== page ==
In giving you advice as to settings for the 40D, it would really help if we knew what lens you were using, and how frequently you use a tripod. I can't really offer any good advice about stopping down for sharpness unless I know what lenses you use for birds.

All of my above suggestions are based on my personal philosophy about bird photography, which is that I want excellent images. I do not really care about "getting the shot" unless the shot can be technically excellent.

What good is a photo if that photo has noise grain in it? What good is a photo if the background isn't perfectly rendered? What good is a photo if some of the highlights are blown? What good is a photo if some of the feather detail won't come up because the image is underexposed?

This is my thinking - that if conditions won't allow me to get a really good photo, then I don't want any photo at all. In other words, if I have to bring the ISO up to 800 (on a 40D), then why bother taking a photo at all? In that case I will just put the camera down an enjoy bird watching.

The way you feel about bird photography may be very different. You may want to take some photos even if they cannot be technically excellent, because you want to have a photo by which to remember your encounter. That is fine, and if that is the case then by all means push that ISO up to whatever you need in order to "get the shot".

This is why I cannot tell you what settings will be best for you. All I can do is to tell you what I would do if I were shooting birds with a Canon 40D.

.


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padmoo
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Joined Mar 2017
Living in Atlanta, from Germany
Mar 29, 2017 12:11 as a reply to Tom Reichner's post |  #3

Hi Tom,

thank you very much for your insights on camera settings. I will take your advice to the field next time I'm out and see how it works for me.
I'm currently using a Canon 100-400mm f5.6 L IS USM for bird photography and I believe I can get a lot more out of this nice lens by working on my technique and settings. I do not use/have a tri/monopod.
I think my main issue is that my images are not as sharp as I would like them to be. And I would like to think that is because there is something wrong with my AF but it most likely it is me, not knowing what I'm doing. I currently go birding early noon as I would like the most light possible to get a feel for my camera+lens and the effect of different shutter speeds and apertures. Increasing the shutter speed really stuck with me as I think I'm going to slow on that.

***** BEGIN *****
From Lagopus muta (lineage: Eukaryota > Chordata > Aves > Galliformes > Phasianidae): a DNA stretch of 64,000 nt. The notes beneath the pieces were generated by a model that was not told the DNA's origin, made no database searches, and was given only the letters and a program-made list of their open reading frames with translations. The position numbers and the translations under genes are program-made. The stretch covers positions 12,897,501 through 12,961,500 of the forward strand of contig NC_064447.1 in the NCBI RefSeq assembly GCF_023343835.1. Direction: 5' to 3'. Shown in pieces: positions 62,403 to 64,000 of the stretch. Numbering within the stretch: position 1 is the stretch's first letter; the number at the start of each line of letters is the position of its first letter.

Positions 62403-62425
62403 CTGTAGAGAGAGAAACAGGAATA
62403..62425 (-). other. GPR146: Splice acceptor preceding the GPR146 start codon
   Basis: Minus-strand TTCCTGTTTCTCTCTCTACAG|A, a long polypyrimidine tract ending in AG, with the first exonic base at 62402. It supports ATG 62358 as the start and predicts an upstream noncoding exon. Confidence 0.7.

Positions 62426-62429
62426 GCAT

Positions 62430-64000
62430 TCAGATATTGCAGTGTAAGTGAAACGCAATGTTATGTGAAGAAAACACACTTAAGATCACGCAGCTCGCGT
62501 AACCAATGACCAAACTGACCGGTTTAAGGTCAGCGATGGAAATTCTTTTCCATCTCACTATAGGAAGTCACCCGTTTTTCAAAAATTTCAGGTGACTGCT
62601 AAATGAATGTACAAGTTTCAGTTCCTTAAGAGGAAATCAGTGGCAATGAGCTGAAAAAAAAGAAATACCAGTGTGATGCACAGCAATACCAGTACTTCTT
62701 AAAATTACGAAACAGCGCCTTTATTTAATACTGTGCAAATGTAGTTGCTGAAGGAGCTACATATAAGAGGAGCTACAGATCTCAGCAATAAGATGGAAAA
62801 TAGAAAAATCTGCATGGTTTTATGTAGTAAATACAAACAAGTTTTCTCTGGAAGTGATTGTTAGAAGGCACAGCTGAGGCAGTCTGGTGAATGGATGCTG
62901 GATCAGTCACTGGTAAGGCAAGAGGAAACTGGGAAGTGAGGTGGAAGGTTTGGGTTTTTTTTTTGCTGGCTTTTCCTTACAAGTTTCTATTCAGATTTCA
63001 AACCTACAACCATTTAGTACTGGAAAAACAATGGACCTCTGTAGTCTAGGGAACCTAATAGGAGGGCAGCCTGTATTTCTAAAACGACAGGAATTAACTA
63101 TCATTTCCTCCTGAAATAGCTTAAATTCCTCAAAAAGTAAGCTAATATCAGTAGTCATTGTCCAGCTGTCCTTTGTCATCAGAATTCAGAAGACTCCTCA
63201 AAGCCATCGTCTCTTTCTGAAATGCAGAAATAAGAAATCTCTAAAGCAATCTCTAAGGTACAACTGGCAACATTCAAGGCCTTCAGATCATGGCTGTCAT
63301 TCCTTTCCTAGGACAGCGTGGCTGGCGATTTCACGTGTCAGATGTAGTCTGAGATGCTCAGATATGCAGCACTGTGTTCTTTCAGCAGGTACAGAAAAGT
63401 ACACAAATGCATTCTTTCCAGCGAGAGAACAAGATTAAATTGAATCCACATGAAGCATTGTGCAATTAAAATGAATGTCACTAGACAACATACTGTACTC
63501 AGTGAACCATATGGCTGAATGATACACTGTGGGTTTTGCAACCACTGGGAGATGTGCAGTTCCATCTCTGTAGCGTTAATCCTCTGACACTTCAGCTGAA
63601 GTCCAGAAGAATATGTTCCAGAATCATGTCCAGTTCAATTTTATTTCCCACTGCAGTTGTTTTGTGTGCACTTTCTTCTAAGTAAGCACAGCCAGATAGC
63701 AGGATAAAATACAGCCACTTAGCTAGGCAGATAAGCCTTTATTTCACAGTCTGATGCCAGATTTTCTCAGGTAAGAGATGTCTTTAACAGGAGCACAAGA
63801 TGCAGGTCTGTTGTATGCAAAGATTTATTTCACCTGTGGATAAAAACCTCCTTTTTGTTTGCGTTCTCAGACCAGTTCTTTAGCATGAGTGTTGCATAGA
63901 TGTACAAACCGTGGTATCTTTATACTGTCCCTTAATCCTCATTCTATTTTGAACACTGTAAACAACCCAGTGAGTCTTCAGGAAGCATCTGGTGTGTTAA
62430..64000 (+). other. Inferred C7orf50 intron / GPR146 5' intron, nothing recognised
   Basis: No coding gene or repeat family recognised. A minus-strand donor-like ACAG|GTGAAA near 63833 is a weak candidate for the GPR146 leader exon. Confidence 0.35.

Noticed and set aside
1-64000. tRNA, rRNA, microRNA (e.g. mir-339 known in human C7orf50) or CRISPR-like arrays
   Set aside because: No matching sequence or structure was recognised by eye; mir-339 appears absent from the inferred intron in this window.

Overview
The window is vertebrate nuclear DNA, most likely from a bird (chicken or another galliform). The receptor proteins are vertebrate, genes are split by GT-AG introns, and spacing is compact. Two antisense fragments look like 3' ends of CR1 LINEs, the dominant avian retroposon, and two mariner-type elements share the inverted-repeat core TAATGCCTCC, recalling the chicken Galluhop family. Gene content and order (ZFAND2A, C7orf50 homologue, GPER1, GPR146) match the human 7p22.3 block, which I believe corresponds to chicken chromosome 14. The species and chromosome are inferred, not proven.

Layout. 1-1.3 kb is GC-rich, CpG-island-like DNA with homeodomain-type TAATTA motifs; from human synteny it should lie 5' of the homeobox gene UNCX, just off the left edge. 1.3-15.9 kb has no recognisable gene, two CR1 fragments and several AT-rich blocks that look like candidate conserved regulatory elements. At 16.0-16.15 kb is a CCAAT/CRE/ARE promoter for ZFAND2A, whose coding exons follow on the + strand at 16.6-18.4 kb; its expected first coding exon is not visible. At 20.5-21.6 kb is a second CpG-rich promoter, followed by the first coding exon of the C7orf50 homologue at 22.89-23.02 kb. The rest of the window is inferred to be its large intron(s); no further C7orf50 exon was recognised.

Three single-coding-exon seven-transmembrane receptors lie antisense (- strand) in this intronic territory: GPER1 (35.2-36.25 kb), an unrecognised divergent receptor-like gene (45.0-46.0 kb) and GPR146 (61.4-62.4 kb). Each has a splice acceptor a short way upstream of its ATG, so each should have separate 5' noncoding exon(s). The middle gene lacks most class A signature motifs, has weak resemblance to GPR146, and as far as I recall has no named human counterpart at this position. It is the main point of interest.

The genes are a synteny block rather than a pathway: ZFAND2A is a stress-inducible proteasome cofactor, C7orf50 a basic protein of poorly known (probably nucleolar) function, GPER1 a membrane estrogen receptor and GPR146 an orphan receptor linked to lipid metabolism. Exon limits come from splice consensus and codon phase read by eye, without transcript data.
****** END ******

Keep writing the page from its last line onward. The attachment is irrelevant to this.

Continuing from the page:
I've noticed the issue with the light meter on the 40D. I'm always +1 stop.

I've also set my camera to back button focus and hope this will help me with birds in flight.




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Tom ­ Reichner
"I am a little creepy"
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Joined Dec 2008
Omak, in north-central Washington state, USA
Mar 29, 2017 12:58 |  #4

padmoo wrote in post #18314132 (external link)
I do not use/have a tri/monopod.
I think my main issue is that my images are not as sharp as I would like them to be.

These two statements are probably connected. As in, the one is the cause and the other is the effect.

padmoo wrote in post #18314132 (external link)
I currently go birding early noon as I would like the most light possible to get a feel for my camera+lens and the effect of different shutter speeds and apertures.

On clear days, these are the worst possible times to photograph birds......or anything else, for that matter. What you want is not just quantity of light, but quality of light. The light in the early morning and the evening is soft, and makes everything beautiful! The noontime light when the sun is high in the sky is real harsh light and gives you all sorts of problems - poor light quality, poor light angle, and heat distortion. On clear days it is often impossible to get a great photo of a bird between 10am and 5pm (in the summertime - adjust times for different times of the year)


padmoo wrote in post #18314132 (external link)